Normally I have access to 4 virtual cluster nodes on my laptop, however for the first time since leaving SUSE, I have had the opportunity to test with 8 and 16 node clusters.
Performance testing doesn’t just benefit large clusters, it helps reduce Pacemaker’s footprint for smaller ones too
I am very pleased to say that 8-nodes ‘just worked’. The fun began when I tried to step up to 16 nodes.
When Pacemaker 1.1.9 is released, it can confidently claim to support 16 node clusters
By far the biggest roadbloack turned out to be a memory allocation issue in libxml2’s
xmlNodeDump() function. Essentially, CIB updates that would normally complete in 10’ths of a second would, at the worst possible time, begin to take upwards of 18 seconds. This would cause the CIB to get backed up, updates would start timing out and the cluster would produce even more CIB updates while attempting to recover. Compounding the problem.
As a result the cluster began falling over even before it could be brought fully online.
I was able to work-around this problem (and make some additional optimizations) with the following two commits:
55f8a94: Refactor: Use a custom xml-to-string function for performance 0066122: Refactor: Core: A faster and more consistant digest function
With such large clusters, we also started hitting IPC limits. If we were lucky, this meant the message didn’t get through.
Otherwise, the server (cib) got into a tightly coupled send/recv loop with a potenitally slow client - causing the cib to get backed up, updates would start timing out and the cluster would produce even more CIB updates while attempting to recover. (Are you seeing the pattern yet?)
To account for this, the cluster now:
- compresses messages that exceed the limit
- uses shared memory for IPC so we know in advance if trying to send the current message would block
- queues messages that would otherwise have blocked (and disconnects clients if they fall too far behind)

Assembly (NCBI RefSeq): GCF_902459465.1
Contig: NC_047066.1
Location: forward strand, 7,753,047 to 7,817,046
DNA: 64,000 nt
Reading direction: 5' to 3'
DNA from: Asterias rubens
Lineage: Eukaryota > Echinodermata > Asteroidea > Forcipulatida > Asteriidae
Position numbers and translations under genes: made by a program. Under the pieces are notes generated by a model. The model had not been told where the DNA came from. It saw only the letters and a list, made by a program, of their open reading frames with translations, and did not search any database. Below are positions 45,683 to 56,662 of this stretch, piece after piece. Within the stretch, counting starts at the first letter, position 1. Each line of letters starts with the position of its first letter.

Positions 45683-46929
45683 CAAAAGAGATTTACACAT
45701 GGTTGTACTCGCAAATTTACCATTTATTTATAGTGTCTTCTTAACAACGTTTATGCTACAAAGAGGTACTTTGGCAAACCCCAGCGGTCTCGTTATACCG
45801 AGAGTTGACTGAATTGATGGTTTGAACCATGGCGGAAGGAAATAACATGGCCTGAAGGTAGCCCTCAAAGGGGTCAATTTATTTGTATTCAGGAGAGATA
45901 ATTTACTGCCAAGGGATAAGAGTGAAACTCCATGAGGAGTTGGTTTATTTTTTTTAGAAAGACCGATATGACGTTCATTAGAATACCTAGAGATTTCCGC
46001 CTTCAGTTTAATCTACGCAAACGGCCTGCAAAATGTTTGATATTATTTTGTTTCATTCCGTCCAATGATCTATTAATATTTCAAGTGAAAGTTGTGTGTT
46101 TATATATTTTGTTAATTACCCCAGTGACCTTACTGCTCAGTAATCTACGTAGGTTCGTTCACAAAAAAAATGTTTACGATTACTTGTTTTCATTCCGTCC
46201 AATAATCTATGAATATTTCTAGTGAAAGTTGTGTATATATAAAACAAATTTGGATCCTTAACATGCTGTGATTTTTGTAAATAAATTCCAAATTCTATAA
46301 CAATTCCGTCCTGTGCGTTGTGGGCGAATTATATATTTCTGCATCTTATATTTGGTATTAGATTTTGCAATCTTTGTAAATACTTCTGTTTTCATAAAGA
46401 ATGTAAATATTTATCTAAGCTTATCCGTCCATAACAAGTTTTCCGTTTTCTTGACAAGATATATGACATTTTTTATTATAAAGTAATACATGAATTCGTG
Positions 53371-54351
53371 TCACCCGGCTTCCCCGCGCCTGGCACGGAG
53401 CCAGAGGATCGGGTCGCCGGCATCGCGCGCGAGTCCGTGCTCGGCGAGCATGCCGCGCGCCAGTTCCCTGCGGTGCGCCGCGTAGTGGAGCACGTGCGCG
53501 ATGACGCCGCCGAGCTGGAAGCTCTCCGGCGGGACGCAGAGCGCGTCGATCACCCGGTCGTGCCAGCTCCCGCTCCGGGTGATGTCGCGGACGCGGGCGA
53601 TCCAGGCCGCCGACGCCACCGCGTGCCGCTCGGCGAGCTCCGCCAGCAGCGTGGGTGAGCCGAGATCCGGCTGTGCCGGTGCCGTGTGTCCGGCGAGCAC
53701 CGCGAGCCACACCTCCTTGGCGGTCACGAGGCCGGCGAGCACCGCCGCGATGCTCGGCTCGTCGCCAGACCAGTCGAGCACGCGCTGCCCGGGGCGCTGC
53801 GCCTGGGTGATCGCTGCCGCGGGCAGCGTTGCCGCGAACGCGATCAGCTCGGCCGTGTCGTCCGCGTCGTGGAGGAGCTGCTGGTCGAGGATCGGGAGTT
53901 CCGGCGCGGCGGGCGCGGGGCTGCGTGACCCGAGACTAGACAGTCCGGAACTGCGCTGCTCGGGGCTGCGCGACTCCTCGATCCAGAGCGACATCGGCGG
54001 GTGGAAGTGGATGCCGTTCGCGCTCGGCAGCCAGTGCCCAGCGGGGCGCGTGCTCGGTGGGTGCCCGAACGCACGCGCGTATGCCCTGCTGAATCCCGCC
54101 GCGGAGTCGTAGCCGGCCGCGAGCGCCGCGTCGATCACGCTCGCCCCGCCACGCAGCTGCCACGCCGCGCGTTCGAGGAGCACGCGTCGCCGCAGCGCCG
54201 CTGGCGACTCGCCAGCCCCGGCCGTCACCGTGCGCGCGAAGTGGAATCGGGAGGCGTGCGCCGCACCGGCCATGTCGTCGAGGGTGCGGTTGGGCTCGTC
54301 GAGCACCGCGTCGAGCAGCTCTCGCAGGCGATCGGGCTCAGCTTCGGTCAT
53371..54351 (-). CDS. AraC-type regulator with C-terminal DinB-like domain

These are the relevant commits:
3c56aa1: Feature: Reliably detect when an IPC message size exceeds the connection's maximum 14bbe6c: Feature: Compress messages that exceed the configured IPC message limit 566db4f: Feature: IPC: Use queues to prevent slow clients from blocking the server 85543e6: Feature: Use shared memory for IPC by default
Additionally, a previous decision to broadcast updates even when nothing changed was determined to be causing significant and unnecessary load throughout the cluster. This and other updates that made more efficient use of the available system resources also helped:004d515: High: cib: Performance improvements for non-DC nodes
01baad5: Medium: crmd: Don't go into a tight loop while waiting for something to happen 27b6306: High: crmd: Only call set_slave() if we were the DC to avoid spamming the the cib a3bba8d: Refactor: cib: Construct each notification once, not once per client 24a7ec2: Refactor: ipc: Allow messages to be constructed once and sent multiple times e72c348: Medium: cib: Improve performance by only validating every 20th slave update 21dfddc: High: crmd: Have cib operation timeouts scale with node count
The results were quite remarkable
The graphs below shows the 1, 5 and 15 minute load averages on while the cluster ran each CTS test once.
This is node 1 (of 4) running Pacemaker 1.0.5 back in 2009:
Here is the current code running a CMAN cluster twice as big:
Note the difference in scale on the Y-axis (double in 2009)
The difference is even more pronounced for larger clusters. Here we have (node 1 of) a 13 node cluster running 1.0.5 again:
Note the load almost hits 8
compared with a 16 node Corosync 2.x cluster with 1.1.9:
Note the load still barely spikes above 1 even though the size of the cluster is over 30% larger than it was in 2009.
Even with the benefit of slightly more modern hardware, thats a significant improvement.
Unfortunately, these tests could not be a true apples-for-apples comparision.
The 16 node cluster was comprised physical hardware with 8Gb RAM and two:
- model name : Dual-Core AMD Opteron(tm) Processor 2212 HE
- cpu MHz : 1000.000
- cache size : 1024 KB
- bogomips : 2000.04
The 8 node cluster was comprised of virtual machines with 512Mb RAM and one:
- model name : AMD Opteron 23xx (Gen 3 Class Opteron)
- cpu MHz : 2099.998
- cache size : 512 KB
- bogomips : 4199.99
The machines from 2009 had 512MB RAM and (we believe) one 2 GHz HT Xeon (which looks comparable to the virtual machines in the 8-node case). The hardware appears to have met its demise so we’re unable to find more details.
If someone has the time/energy/interest to re-run the 1.0.5 tests on modern hardware, please get in touch :-)